Pet Sematary

Drew's Hi-Res headshot
Drew Russom


In twenty seventeen, Max, my miniature schnauzer, passed away after fifteen years and six months of life. I have had a recurring dream that no matter how long he has been gone, I would turn a corner and there he would be covered in dirt, but just as lively as he was in life. For many of us, the loss of a pet is our first encounter with the permanency of death. Pet Sematary, both films, addresses death and the need for its acceptance, and the protagonist’s inability to do just that very thing. While the original showed the consequences of those poor choices; the remake ends up as a twisted Addams Family reunion set in Maine.

The setup for the twenty nineteen remake is certainly promising and still holds to the theme of the acceptance of death. There are moments that stand out far better than the original and make the film more memorable. The film does make some changes, both minor and major, that add to my enjoyment of this remake. Unfortunately some of these same changes did restrict what I gained from the movie. Let us start with the positives about the film.

The changes made do keep you on your toes. They definitely alter your expectations enough to where you cannot assume you know what is going to happen if you have seen the original, like me. For instance, Gauge, the baby boy, is not the one who dies by the truck. More emphasis, and even time was given to Rachel and her particular traumatic experience with death. These were my favorite sequences in the entire movie.

Body horror is one of the major factors that can truly be unsettling to me as a fan of horror as a genre. Gore seldom done well, and jump scares actively go against my enjoyment and engagement of horror or thriller films. Rachel’s sister, Zelda, is suffering from severe spinal meningitis that must be tended to daily. Her contorted back, mangled toes, and blotchy complexion already was unsightly, but to a small child; it is the thing of nightmares. These reoccurring memories and hallucinations picture Rachel’s sister as a monster and is our first view of the living dead in Pet Sematary (2019).

Now that I have given credit where credit is due for this remake, let us get into my critical reservations. The movie can be unintentionally funny with certain moments that I will have to spoil for you. Ellie, the first child, is killed by the semi-truck and brought back by her father. She speaks in mono tone, with a lazy eye lid akin to a stroke victim. This choice of acting can come off easily as more humorous, especially when she goes on her murder rampage. I think it is trying to keep in line with Stephen King’s trope of creepy children, just like there is always a person with psychic abilities, a.k.a. the shining.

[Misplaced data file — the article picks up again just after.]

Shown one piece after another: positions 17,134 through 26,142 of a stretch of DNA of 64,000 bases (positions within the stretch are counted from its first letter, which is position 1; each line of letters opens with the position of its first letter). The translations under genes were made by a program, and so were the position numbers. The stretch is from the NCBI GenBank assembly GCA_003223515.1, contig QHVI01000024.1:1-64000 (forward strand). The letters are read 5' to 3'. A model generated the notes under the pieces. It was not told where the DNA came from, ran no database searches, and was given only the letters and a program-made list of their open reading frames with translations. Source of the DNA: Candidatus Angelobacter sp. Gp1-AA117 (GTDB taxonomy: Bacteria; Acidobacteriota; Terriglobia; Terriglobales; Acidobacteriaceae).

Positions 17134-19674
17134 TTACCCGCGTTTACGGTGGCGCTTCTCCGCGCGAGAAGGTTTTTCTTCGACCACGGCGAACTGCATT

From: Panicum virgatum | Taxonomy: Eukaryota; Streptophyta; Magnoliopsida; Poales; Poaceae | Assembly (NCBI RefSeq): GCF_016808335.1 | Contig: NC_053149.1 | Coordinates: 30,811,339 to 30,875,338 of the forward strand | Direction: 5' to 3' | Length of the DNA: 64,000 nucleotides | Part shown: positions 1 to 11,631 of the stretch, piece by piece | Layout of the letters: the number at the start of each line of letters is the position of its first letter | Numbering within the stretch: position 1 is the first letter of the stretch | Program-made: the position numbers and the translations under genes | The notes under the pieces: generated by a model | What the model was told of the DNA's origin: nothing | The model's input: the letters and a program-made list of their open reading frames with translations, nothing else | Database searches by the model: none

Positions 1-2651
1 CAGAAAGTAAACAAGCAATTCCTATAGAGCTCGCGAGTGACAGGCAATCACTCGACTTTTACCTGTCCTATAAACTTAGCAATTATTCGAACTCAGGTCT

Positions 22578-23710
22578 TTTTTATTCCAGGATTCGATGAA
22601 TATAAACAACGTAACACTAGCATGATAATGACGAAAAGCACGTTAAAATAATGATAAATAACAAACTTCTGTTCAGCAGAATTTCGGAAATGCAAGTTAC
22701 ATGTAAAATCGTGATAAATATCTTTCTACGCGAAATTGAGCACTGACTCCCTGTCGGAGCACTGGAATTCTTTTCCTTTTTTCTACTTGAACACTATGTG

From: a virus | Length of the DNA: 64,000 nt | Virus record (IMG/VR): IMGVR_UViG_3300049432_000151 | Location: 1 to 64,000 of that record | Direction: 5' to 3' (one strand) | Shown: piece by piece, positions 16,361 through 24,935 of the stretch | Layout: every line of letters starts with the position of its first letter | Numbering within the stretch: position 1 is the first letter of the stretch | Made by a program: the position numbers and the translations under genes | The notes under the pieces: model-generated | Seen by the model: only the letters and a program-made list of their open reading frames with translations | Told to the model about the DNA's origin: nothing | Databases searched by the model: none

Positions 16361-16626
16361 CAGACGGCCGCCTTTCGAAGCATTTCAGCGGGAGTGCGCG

This choice did not compromise my experience with the movie all that much, but it was the ending that I felt evoked my more subjective stance that I prefer the original more than the remake in terms of established its theme and the execution. At the end of the film, Rachel is killed by Ellie, attempts to resurrect her in the Pet Sematary. Louis, the protagonist, attempts to stop this, and does over power the undead girl, but is impaled by the now resurrected Rachel. The two ladies then drag Louis’s body to the place where he will also be brought back to life. The newly reformed family proceeds to burn down Jud’s house, and one can only assume that the same fate of death and resurrection will fall upon Gauge as well.

The reason why I prefer the original is related to the beginning of this article, the acceptance of death and the consequences of rebuking it. At the end of the original, Louis has lost his wife and baby; his family gone due to his inability to accept the loss of the family cat. He is faced with a choice: accept and go on with his lonely life, or bring back Rachel. Louis gives in to his grief, and suffers the consequences for his inability to learn from his prior actions. For clarification, I am not saying that the remake’s ending is bad; I do in fact understand what the message is behind the ending.

Louis is a family man; he loves his wife and children. So much so that he moves them from Boston to rural Maine so that he can spend more time with them. He brings back Church the cat for the sake of his daughter’s happiness, and subsequently his daughter for his own. Louis’s need for his family and the destructive means he goes through to keep it costs him his life, his family’s life, and humanity in the end. All of this does stem from the fact that Louis does not believe in the afterlife, so he cannot accept the death of his loved ones.

Pet Sematary (2019) is a good film with well done moments, good acting from the cast, and retains most of what made the original special to me, with a little bit of its own uniqueness thrown into the mix. With this film, if you have not seen the original you may very well enjoy this film in its entirety. For those that have seen the nineteen eighty nine film, there is still enjoyment to be had in all of the afore-mentioned positives I stated throughout the article. I enjoyed it, for the most part, and do respect what it attempts to capture and recreate, but I strongly feel that the original stands above ground firmly on its own, while the remake cuts itself short, at the ankles, from greatness.

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